Every year, Canine Companions breeds 900-1,100 puppies at their headquarters in Santa Rosa, California. They use golden and labrador retrievers (and a cross of the two) because both are social, easily trainable, food-motivated, have a good work ethic, and can quickly adapt to new situations. “These breeds transfer easily and with the least amount of anxiety from person to person,” Dougherty says.
The first eight weeks of a puppy’s life is spent with breeder caretakers. The puppies are then placed with a puppy raiser for the next 15 to 18 months, during which time the puppy is socialized in many different situations. “That’s the most important job that people do for us,” Dougherty says. “We don’t know where the dogs are going to be placed or who they’re going to be matched with, so they need to have a lot of socialization to remain calm in any kind of environment.”
Once the puppy raising process is complete, the dog goes to one of six Canine Companions regional training facilities for six months of professional training where the dogs are taught over 40 advanced commands that are useful to people with disabilities. Not all dogs will graduate. “There’s a two-year process that goes into creating a service dog and there are a lot of people involved,” Dougherty says.
The application process to get a Canine Companions dog is rigorous. Applicants must provide references and medical records, and attend an in-person assessment before being put on a waiting list. Once approved, they’re invited to a regional two-week group training. During this time, observations are made to determine the final matches between the dogs and recipients. “When a person is invited in for a training we don’t know which dogs will be matched with them,” Dougherty says.
Although every graduate dog is fully trained, not every dog is a match for every person. The process for choosing a team is given much scrutiny. “People are placing a lot of trust in us,” Dougherty says. “There’s a lot that goes into that match in terms of knowing and understanding the applicant’s lifestyle and needs.”
Each year, Canine Companions graduates 250 teams nationally. During the graduation ceremony, the puppy raiser ceremoniously “hands over the leash” to the recipient. In 2013, one of Roberts’ proudest puppy raising moments happened when she handed over the leash to 20-year old Forrest Allen, who was recovering from a devastating snowboarding accident that left him with a catastrophic traumatic brain injury.
Roberts had many connections to Allen, who grew up in Middleburg, and his family prior to his accident in 2011. In fact, Roberts taught Allen how to ride a pony when he was just five years old. During a visit to the hospital, Colleen and Richard brought along their Canine Companions puppy at the time, Halle, to cheer up Allen, who was unable to walk or talk. “Halle put a smile on everyone’s face,” Roberts says.
The visit sparked something in Allen, who was able to open his fist and toss Halle a ball. Seeing a change in Allen during the visit was the catalyst for his family to apply to the Canine Companions program. The next year, Roberts raised a puppy named Toliver, and Allen was accepted into the Canine Companions program and invited to the two-week training. He was matched with Toliver.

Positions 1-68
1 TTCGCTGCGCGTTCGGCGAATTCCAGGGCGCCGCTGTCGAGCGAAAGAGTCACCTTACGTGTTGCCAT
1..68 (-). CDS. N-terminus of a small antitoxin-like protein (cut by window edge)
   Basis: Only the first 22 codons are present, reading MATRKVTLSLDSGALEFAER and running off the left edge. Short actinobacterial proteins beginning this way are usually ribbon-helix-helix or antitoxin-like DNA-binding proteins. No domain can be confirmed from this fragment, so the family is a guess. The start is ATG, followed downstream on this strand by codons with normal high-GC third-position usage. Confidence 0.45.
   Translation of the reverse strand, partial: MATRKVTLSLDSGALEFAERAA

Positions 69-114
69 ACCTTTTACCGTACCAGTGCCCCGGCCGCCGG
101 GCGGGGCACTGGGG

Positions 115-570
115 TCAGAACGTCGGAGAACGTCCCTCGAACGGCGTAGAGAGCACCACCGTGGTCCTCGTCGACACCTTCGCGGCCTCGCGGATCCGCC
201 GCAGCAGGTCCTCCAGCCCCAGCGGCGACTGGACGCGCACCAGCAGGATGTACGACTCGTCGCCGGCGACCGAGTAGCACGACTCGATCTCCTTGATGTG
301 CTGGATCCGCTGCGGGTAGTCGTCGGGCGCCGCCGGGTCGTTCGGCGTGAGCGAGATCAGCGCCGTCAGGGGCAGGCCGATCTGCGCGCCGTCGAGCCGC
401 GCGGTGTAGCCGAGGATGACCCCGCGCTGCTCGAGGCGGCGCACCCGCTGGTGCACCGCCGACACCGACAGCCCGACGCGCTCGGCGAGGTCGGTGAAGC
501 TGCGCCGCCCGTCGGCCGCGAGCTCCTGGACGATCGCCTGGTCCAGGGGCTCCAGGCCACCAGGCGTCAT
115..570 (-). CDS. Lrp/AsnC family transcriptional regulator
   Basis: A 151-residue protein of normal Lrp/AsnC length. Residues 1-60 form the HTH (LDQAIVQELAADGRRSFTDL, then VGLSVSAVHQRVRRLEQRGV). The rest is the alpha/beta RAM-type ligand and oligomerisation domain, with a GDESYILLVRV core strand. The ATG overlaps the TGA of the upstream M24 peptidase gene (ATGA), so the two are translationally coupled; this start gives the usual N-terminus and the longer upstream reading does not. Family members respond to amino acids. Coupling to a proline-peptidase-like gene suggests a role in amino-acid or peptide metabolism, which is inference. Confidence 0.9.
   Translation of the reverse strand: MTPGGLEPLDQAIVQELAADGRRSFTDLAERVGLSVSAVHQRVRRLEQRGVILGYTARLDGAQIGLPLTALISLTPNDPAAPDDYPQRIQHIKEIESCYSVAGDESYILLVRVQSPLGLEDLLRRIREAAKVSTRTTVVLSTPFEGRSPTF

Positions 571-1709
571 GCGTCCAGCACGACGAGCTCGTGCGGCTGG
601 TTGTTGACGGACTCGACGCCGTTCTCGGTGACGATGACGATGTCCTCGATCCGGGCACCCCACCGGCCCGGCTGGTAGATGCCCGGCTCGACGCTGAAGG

“I was in shock,” Roberts says. “I raised Toliver when I was living down in Richmond so he never met Forrest. There are four or more team training classes each year, so for Toliver to be fully trained and ready to graduate in the same class that Forrest attended was amazing in and of itself. And then to learn that he and Toliver made a match was almost incomprehensible because of the remarkable chances of these stars aligning.”
Dougherty concurs that the pairing was an extraordinary match. “It just does not happen,” she says. “I can’t think of another time where I’ve seen that happen, where the recipient of the dog actually knew the puppy raiser.”
Toliver was matched to Allen because of his emotional output when performing commands and his alert response to Allen’s voice, which was barely a whisper. Dougherty recalls watching Forrest evolve during the two-week training.
“On graduation day when Colleen turned that leash over to Toliver was pretty breathtaking!” she says. “For that to happen in a small, tight knit community like Middleburg was just mind-blowing.”
For Roberts, the moment was paramount. “I felt like this match was this perfect culmination of my years in the service dog world connecting with my personal life in a really powerful and profound way,” she says elatedly.
In Loudoun County, there are currently 24 graduate teams and 18 puppy raisers. “Middleburg is an amazing town to raise puppies … not only are the residents and shop-keepers dog friendly, they are also knowledgeable and invested animal lovers,” Roberts says. She credits many people for helping during her 15-year tenure of puppy raising. “I couldn’t raise so many puppies without my sponsors, Dr. Renee Nolan of The Small Animal Clinic at Piedmont Equine, Jacqueline Mars and Royal Canin, and Middleburg Photo.”
Roberts intends to keep puppy raising for many years and encourages others to experience the life-changing impact a Canine Companions puppy can have on everyone involved. “Whenever people see a dog they smile,” Roberts says, beaming. “For people who need these dogs the most, they’re no longer defined by their disability, but instead they become known as the person with the really cool dog.” ML
To learn more about Canine Companions for Independence, visit cci.org.
Published in the January 2021 issue of Middleburg Life.